Taking screenshots is something everyone needs to do once in a while. There are numerous screen capture tools out there – some very powerful and costly, and some lighter and cheaper.
But let’s face it, most of us don’t need to use screenshots professionally. We just need a lightweight and simple tool that won’t slow down the computer and will simply do what it’s supposed to – take screenshots. Here are 3 free, simple and lightweight free screenshot programs that do just that.
Snaplr [Windows & Mac]
Snaplr is a tiny Adobe Air application that is both slick and extremely simple. There are no hotkeys, no configurations to be done and no options to choose from. Snaplr is basically one single screen:
After you click the “Take Screenshot” button, you can choose any window you want and then select the region you want to capture. If you want the whole screen, you’ll just have to choose it by hand.
When you let go of the mouse button, Snaplr will pop up again – this time with your captured screenshot inside.
You can now use Snaplr’s limited yet useful annotation tools to add text, draw arrows or shapes, or just freehand with a brush. You can choose from 5 different colors for your annotations.
When you’re done, you can copy your screenshot to the clipboard and just paste it into an e-mail or a document, or you can choose to save it as a PNG file.
This is all you can do with Snaplr, but it really works.
If you want something just a bit more powerful (though a bit less slick, I must say), and you’re a Windows user, you should try Greenshot.
Greenshot offers a lot more options than Snaplr, but the entire package is still minimalistic and light, and you can get down to business pretty easily. After you install Greenshot it will take over your PrintScreen button and will create several hotkeys which you can use to capture your whole screen, a whole window, or a region of your choice.
By default, a new screenshot will open in Greenshot’s image editor. Here you can do all the usual things, but with Greenshot you can also highlight and obfuscate text for example, which are pretty handy options. These tools are also pretty configurable: You can choose from blur or pixelize when you obfuscate, and the highlight tool can also magnify or greyscale the entire image but not the highlighted section. You can also crop your image if the original screenshot is not perfect.
As opposed to Snaplr, here you can choose any color you want for your annotations, and you can also make them transparent. It will even show you the recently used colors.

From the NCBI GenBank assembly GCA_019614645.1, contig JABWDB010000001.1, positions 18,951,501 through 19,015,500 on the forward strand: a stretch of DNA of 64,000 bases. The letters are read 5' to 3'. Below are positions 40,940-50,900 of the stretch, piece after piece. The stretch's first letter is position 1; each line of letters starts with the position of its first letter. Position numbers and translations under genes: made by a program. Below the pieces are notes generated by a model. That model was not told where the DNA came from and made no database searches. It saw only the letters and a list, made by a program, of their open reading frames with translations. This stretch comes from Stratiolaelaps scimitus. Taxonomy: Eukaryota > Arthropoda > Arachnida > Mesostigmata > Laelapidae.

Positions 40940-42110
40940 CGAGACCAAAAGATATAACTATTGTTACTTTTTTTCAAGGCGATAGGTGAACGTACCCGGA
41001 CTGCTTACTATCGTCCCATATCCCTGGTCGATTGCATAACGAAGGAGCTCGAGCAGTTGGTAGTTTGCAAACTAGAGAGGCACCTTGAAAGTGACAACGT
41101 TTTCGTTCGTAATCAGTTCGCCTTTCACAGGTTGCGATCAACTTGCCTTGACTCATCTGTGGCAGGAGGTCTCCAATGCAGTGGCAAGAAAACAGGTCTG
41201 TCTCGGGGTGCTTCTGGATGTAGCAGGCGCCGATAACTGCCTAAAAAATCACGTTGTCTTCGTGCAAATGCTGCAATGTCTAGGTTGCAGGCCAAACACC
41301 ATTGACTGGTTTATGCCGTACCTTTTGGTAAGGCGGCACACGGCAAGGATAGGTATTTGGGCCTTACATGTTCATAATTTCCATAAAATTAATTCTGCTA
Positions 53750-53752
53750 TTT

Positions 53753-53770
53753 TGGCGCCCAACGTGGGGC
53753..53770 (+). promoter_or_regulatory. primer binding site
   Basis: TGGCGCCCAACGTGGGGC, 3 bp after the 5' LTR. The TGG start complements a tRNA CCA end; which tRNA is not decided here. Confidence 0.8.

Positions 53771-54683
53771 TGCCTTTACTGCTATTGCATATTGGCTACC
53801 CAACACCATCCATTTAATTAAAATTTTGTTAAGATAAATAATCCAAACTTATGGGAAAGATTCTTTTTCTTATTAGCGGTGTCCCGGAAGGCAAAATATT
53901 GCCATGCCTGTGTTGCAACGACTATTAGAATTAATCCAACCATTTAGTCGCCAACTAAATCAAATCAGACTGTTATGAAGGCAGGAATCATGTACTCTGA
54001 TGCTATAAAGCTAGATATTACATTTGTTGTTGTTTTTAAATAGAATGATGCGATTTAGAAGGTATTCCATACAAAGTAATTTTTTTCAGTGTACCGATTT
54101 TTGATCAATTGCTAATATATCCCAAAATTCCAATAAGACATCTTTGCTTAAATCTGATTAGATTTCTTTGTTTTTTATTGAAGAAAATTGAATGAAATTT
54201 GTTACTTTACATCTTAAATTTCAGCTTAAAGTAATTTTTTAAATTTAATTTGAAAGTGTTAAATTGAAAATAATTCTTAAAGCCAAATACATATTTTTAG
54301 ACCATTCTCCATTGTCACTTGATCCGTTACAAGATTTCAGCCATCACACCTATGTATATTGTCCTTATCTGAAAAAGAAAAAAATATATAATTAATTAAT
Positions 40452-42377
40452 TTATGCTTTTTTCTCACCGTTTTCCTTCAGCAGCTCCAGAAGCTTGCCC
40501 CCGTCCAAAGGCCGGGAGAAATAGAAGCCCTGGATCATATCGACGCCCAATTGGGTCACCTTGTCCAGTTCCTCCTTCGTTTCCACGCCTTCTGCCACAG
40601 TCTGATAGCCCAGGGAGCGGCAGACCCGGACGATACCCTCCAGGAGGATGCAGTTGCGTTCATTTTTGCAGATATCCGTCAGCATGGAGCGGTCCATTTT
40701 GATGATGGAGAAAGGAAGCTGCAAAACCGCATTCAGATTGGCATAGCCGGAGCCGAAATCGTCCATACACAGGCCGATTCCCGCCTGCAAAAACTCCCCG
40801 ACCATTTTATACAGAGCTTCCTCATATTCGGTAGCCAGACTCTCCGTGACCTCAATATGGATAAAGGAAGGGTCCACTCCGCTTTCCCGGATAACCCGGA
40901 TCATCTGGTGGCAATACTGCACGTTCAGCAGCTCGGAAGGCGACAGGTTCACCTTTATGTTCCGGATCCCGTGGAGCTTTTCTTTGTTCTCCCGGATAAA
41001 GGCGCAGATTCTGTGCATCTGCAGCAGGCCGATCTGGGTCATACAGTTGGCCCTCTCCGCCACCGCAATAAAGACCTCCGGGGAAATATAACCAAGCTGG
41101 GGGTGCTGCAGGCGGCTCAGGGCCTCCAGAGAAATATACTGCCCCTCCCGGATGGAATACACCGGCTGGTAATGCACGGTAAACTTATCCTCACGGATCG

Though not overwhelming, Greenshot does have some settings (which you can ignore if you don’t want to deal with it – it works just fine on defaults). You can’t change the hotkeys, but you can play with effects and capture options.
You can also control some output options. Instead of the image editor, you can automatically copy the screenshot to the clipboard once you take it. Alternatively, you can send it to the printer or just save it. You also have some control over the output format and quality.
Overall, Greenshot is a good compromise between a very simple tool and a highly powerful complicated tool. The only bone I have to pick with it is the slightly unresponsive editor interface. For some reason there is no undo option, and deleting annotations proved to be quite a task at times. But for simple usage, Greenshot is a peach.
TinyGrab [Windows & Mac]
TinyGrab is a whole different take on the screenshot world. The name of the game here is sharing. Every screenshot you take is immediately uploaded to the cloud.
Before you can use TinyGrab, you’d need to create an account. This is slightly annoying, but is sweetened by the beautiful graphics. As you can see, I deliberately typed my password wrong here (the colors don’t match). Brilliant!
After you download TinyGrab, start by configuring your hotkeys (full screen, active window, or region) and the actions that will take place on and after upload. The preferences are very nicely done and are a joy to play with.
Then go ahead and take your screenshot.
The screenshot’s new URL will be automatically copied to your clipboard. You can now paste it anywhere you’d like and share it.
TinyGrab also has an online control panel. You can use it to browse all your screenshots, arrange them in folders and get their respective URLs.
All in all, TinyGrab is a beautiful tool that’s great to use visually and really does what it should, but performance-wise it’s somewhat lacking. The installation wasn’t very smooth, and for such a small and simple tool it had a little too much impact on my not-so-strong computer.
I tried several free screenshot programs before choosing these three. I think all three of these apps are a great pick if you’re looking for a simple screenshot tool.
If social sharing is important to you, go for TinyGrab. It’s pretty much perfect for that. Otherwise, I highly recommend Snaplr for it’s appealing simplicity, and Greenshot is a good middle solution for those who can’t make up their minds.
If you’re looking for more screen capture tools, check out:
- 3 Fast and Easy Online Screen Capture Tools
- How To Take A Screenshot & Apply Artistic Effects With The New MS Word 2010
- 5 Alternative Screen Capture Tools For Your Mac
- Create Compelling Screenshots With SnapDraw Free 3.20
- Shutter – The Best Screen Capture Software For Linux
- SnapShoter: A Screen Capture Tool & Clipboard Manager Rolled Into One
Any other light and simple screenshot apps out there? Do you know of a better solution? Share in the comments!
Image Credit: Shutterstock
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